The important distinction to me is the fans’ view of club as construct as opposed to the directors’ perspective of club as company.  My blood boils when directors use the club as construct to get fans to help them hold on to power in the club as company.  There are certainly situations when fans might well be advised to not donate to collections, as this can just prolong the mismanagement of their beloved club.

Mind you, confusing, at haste, club as construct with club as crew can be a mistake to regret at leisure, as at least one Liverpool fan must now be doing.

Posted in Fans, Governance, Identity, Ownership, Players' careers | Tagged: , , , , | 8 Comments »

A fish rots from the head down

Posted by John Beech on February 4, 2011

Watching the transfer window lurch to its conclusion has not been an edifying experience – I didn’t have high expectations mind you, and my thoughts were possibly coloured by the constantly breaking internet connection at the hotel in Central Europe where I am staying.

Certainly I was slightly surprised to read last Friday, from my position of intermittent ignorance, that Premier League spending had been “restrained” (1) according to Deloitte.  This of course was before the surreal outbreak of activity which saw Torres transferred to Chelsea for some opaque figure, possibly with as high a valuation as £70m (2), and Carroll transferred to Liverpool for £35m (3).  These transfers certainly helped to restore the inflationary trend of the past few years (4).  While an argument can be made in defence of Liverpool’s position, it is not encouraging to find Alan Pardew ‘vowing’ (I hate the word, but am clearly out of line with most journalists) to spend all the money on new players (5).  Much less encouraging was the report in The Times of India that the Torres transfer had been personally funded by Roman Abramovich (6), this at a club that is ‘strong’ despite losses of £70m (7).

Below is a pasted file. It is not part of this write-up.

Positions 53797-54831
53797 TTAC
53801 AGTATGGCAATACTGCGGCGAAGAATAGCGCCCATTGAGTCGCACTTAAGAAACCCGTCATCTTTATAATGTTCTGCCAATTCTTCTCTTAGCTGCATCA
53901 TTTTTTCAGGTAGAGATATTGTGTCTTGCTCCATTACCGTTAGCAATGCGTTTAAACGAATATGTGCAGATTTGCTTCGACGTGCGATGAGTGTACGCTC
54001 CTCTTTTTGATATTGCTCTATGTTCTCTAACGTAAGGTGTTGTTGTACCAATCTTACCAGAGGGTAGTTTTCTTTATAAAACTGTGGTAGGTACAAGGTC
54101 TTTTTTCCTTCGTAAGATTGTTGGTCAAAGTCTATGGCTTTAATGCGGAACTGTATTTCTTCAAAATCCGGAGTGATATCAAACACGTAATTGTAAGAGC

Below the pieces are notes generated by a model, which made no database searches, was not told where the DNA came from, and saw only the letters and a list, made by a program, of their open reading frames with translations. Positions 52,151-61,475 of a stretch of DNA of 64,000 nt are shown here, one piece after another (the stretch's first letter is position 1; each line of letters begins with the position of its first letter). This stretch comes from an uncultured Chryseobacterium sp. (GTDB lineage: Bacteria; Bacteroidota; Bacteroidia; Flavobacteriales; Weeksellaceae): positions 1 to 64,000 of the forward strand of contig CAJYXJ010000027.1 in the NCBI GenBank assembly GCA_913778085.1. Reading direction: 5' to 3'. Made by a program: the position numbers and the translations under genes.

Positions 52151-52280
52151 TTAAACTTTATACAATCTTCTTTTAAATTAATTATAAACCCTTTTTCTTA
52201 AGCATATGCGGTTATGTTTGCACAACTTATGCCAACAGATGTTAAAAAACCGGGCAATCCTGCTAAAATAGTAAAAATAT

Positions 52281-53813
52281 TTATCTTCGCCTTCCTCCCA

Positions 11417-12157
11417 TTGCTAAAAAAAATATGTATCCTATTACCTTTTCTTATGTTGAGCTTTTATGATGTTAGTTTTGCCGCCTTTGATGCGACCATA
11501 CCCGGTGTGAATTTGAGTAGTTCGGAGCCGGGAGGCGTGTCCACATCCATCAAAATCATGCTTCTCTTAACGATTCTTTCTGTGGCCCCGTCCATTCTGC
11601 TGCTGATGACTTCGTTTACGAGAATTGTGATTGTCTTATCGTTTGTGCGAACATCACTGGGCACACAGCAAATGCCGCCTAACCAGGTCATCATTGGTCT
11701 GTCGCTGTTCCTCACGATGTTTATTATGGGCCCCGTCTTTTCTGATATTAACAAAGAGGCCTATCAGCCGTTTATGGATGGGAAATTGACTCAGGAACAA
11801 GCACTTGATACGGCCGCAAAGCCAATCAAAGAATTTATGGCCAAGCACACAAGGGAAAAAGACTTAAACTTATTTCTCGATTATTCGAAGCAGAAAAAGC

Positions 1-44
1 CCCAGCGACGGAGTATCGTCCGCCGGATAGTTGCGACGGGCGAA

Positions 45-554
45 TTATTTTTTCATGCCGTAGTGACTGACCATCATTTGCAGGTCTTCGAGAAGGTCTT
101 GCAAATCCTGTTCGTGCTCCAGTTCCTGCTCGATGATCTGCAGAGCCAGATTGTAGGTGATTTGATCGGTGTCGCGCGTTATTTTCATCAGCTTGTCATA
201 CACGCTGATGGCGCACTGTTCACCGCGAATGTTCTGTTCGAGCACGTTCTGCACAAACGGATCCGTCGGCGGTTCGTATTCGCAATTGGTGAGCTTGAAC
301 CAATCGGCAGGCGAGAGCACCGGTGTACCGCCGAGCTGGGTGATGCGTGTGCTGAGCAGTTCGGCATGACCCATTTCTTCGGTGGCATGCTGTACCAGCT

Where does all this leave Financial Fair Play and an end to financial doping?  Well, UEFA apparently seem unconcerned, stating that they have “full confidence that the clubs are increasingly aware of the nature of the financial fair play rules, which aim to encourage clubs to balance their incomes and expenses over a period of time covering 4-6 transfer windows” (8).  I can’t honestly say that I share that level of confidence.  It seems to me that some clubs are pushing spending to the limit and are making no attempt to keep the spirit of financial fair play.

The continuing lack of restraint the top of the pyramid simply continues to stretch the vertical integrity of the football pyramid.  The guaranteed payments by the respective leagues show the increasing distortion.  A Premier League club is guaranteed a payment of at least £41m, a Championship club receives just under £5m, and a League 1 club £1m.  No wonder that ‘ambition’ pushes lower level clubs to unsustainable levels of expenditure.  Breaking point has been reached in some cases and is nearby in others.  A cull through my intermittent bookmarks of the last ten days highlights a few cases:

  • Clevedon Town
    The club is facing a mass exodus of players because of their worrying financial situation (9), exacerbated by Jack Frost.
  • Histon
    The club was recently visited by the bailiffs, although was apparently “all just a misunderstanding” (10).
  • Kidderminster Harriers
    An on/off deal to save the club is, as I write, off, and players are unpaid (11).
  • Leyton FC
    The club has been forced to withdraw from the Isthmian League Division 1 North mid-season (12).
  • Plymouth Argyle
    The club is now dependent on survival on funding finally turning up from its absentee Japanese investors (13).  Under threat from HMRC and with other debts, the future of the club is by no means certain.
  • Welling United
    The club has faced allegations that players wages have not been paid on time (14).
  • Windsor and Eton
    A sad case this – the club was in no position to contest a winding up petition from HMRC (15) and is now no more (although there is talk already of a resurrection club).  Whatever criticism may be levelled at the club’s directors, it is difficult to disagree with President Barry Davies’s assertion that “Not enough money in football these days filters down.

It’s the minnows that are really suffering, and will continue to suffer until the highest level of football gets itself in order.

[Normal service should be resumed when I return to the comfort zone of my own wifi system in the early hours of Sunday morning.  This posting is thanks to the University of Applied Sciences in Kufstein, Tirol, Austria.]

Posted in Cashflow, Governance, HMRC, Insolvency, Premier League, Resurrection, Transfers, UEFA | Tagged: , , , , , , , | 7 Comments »